Scharnhorst (1936)

Broadside view of Scharnhorst with her modified bow, c.late 1939. Photo in the collection of the German Federal Archives.

Ship Class
Ship Type
Laid Down

The battlecruiser Scharnhorst, laid down 15 June, 1935, was the first capital ship built as part of the German rearmament Plan Z. Commissioning 7 January, 1939, she displaced 38,700 tons at full load, and was armed with a battery of nine 28cm (11") guns in triple turrets. However, her original bow caused her to take on water in heavy seas, and she was sent back to the builders. Completed in November, Scharnhorst was soon deployed near Iceland, and fought a one-sided duel with the armed merchant cruiser Rawalpindi on the 23rd. While retiring, she again suffered damage from rough weather. After gunnery training, Scharnhorst was deployed off Norway, where she and her sister Gneisenau fought a duel with the battlecruiser HMS Renown on 9 April, 1940. Renown forced the Germans to break off, and they again suffered damage from taking on water at high speed, requiring more repairs. She was back off Norway in June, and sank the carrier HMS Glorious on the 8th, scoring one of the longest-ranged hits on a moving target in history. In January, 1941, Scharnhorst, along with Gneisenau, participated in Operation Berlin, where they broke out into the Atlantic to attack convoys. Between the two, they destroyed twenty-two ships, before returning to Brest, France, in March. They remained there until January, 1942, when the two ships, along with the heavy cruiser Prinz Eugen, raced through the English Channel, evading the British, though Scharnhorst suffered heavy damage from mines. Returning to service in July, 1942, she was sent back to Norway in March, 1943, but saw little action until December, when she deployed to attack convoys JW-55A and JW-55B. She was sunk by Royal Navy surface units, including the battleship HMS Duke of York, on 26 December. Out of nearly 2000 men, only 36 survived. Scharnhorst's wreck was located on 10 September, 2000, in only 950 feet of water.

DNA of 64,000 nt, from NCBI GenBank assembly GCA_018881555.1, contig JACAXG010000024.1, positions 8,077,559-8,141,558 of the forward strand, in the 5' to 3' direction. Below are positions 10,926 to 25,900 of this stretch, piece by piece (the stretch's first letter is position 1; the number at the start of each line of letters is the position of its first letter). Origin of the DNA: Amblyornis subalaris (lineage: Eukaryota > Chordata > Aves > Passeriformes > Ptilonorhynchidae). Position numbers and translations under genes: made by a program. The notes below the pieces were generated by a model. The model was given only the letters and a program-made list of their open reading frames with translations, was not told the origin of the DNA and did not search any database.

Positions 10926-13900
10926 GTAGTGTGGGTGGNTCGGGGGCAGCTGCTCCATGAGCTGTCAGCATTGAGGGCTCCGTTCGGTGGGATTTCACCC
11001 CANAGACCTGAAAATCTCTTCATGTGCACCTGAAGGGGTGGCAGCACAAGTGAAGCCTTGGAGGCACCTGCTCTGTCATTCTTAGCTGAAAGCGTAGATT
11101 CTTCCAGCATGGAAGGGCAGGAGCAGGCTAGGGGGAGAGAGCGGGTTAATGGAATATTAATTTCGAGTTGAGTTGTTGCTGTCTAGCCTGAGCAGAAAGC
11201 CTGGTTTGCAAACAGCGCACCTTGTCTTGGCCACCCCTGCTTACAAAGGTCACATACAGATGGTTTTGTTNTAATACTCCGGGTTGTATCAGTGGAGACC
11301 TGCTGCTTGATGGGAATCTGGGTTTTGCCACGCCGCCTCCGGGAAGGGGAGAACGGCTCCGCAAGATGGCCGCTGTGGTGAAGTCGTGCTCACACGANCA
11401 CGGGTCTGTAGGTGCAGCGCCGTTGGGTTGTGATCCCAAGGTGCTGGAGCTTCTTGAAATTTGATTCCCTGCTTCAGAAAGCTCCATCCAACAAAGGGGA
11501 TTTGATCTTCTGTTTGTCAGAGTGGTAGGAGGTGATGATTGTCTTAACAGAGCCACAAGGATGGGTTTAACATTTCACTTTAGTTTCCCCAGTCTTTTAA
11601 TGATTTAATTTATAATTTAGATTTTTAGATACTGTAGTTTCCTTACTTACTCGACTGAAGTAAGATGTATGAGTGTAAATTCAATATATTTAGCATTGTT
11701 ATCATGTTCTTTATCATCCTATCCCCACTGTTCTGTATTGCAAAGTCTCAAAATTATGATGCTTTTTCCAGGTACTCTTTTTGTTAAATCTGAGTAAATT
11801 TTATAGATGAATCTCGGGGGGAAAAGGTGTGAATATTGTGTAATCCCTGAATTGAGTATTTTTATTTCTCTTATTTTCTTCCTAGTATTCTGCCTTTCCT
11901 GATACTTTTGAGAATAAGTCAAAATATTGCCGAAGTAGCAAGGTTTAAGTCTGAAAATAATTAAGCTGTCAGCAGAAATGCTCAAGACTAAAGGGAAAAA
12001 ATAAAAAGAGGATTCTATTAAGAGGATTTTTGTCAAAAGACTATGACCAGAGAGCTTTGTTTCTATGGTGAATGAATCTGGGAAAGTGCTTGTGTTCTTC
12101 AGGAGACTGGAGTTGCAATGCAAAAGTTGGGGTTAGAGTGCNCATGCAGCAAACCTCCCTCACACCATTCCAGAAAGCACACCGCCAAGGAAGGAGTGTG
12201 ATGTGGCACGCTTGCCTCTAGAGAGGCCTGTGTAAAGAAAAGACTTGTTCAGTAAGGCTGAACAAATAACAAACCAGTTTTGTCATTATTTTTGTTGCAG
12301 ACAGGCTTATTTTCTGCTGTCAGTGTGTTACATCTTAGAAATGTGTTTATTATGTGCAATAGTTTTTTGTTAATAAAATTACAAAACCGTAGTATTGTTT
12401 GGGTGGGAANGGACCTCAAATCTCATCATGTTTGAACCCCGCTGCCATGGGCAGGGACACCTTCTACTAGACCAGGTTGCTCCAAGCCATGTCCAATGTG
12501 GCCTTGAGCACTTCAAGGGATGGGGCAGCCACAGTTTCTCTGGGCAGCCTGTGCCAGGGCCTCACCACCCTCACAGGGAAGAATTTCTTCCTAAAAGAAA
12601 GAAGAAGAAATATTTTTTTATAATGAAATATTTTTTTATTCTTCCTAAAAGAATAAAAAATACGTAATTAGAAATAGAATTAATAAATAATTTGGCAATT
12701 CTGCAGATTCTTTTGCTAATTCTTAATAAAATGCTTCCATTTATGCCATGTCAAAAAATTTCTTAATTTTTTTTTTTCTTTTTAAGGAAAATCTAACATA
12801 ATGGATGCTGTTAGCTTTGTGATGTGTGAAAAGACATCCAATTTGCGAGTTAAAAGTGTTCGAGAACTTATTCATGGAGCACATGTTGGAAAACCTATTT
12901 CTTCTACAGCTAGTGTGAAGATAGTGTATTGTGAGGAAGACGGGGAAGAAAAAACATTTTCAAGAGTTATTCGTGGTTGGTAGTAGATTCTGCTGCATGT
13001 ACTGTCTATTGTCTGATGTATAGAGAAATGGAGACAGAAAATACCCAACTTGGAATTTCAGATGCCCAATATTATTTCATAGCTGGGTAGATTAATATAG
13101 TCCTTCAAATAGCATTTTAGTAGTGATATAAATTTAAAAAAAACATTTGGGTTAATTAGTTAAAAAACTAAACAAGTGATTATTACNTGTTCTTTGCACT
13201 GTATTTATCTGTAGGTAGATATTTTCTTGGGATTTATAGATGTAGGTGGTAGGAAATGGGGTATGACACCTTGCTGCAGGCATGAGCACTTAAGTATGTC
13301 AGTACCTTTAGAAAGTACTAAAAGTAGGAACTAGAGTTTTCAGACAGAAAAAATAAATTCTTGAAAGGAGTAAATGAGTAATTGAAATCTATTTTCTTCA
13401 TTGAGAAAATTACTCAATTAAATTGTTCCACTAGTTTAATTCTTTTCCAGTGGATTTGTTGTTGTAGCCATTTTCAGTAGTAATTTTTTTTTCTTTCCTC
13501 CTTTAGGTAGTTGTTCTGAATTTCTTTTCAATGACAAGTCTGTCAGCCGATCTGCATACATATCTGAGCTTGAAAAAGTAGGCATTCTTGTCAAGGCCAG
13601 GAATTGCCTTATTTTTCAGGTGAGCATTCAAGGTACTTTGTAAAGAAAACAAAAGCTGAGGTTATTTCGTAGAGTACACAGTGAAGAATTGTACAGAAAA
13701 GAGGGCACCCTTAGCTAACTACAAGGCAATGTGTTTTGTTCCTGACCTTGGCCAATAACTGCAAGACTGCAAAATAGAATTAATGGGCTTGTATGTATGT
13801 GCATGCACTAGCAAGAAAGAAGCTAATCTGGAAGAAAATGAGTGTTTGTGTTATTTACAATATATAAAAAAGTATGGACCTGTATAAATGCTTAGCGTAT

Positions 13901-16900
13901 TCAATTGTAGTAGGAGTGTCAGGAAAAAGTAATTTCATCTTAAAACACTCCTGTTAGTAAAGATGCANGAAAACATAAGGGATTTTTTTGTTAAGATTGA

Bonus Information

Fun Fact: There is considerable debate on classifying Scharnhorst and Gneisenau as battlecruisers or battleships. I favor the battlecruisers classification due to their high speed (31 knots) and not being designed for a stand-up fleet engagement with enemy battleships.